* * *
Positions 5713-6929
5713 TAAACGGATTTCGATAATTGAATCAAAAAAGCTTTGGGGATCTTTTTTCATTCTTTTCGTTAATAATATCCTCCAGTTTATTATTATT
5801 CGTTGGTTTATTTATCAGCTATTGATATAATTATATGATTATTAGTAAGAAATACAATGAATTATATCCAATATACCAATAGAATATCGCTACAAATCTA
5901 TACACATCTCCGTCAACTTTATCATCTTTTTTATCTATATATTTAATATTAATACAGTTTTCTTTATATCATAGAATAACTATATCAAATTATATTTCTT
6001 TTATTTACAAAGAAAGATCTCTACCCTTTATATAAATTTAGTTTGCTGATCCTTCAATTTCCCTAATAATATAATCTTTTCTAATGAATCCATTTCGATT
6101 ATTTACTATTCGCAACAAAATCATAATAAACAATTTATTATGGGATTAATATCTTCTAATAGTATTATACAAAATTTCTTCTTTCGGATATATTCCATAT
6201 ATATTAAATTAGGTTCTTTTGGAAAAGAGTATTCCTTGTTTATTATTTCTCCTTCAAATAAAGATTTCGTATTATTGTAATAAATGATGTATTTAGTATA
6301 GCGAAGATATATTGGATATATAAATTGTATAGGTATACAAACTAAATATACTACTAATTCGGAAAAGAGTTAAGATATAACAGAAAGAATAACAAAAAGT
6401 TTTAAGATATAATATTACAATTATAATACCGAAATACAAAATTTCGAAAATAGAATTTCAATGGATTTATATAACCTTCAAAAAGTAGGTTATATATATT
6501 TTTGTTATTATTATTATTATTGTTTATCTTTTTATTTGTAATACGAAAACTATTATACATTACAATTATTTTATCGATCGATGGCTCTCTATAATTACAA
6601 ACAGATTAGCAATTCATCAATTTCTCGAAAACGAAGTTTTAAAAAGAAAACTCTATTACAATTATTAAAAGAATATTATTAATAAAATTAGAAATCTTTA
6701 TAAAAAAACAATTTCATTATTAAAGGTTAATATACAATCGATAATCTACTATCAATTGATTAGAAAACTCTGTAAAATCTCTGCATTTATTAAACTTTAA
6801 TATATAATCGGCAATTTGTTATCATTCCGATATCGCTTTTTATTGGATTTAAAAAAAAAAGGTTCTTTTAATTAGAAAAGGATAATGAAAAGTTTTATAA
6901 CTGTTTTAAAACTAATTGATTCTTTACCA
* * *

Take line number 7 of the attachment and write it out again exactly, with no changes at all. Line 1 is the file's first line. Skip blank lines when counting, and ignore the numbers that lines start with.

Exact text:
6201 ATATTAAATTAGGTTCTTTTGGAAAAGAGTATTCCTTGTTTATTATTTCTCCTTCAAATAAAGATTTCGTATTATTGTAATAAATGATGTATTTAGTATA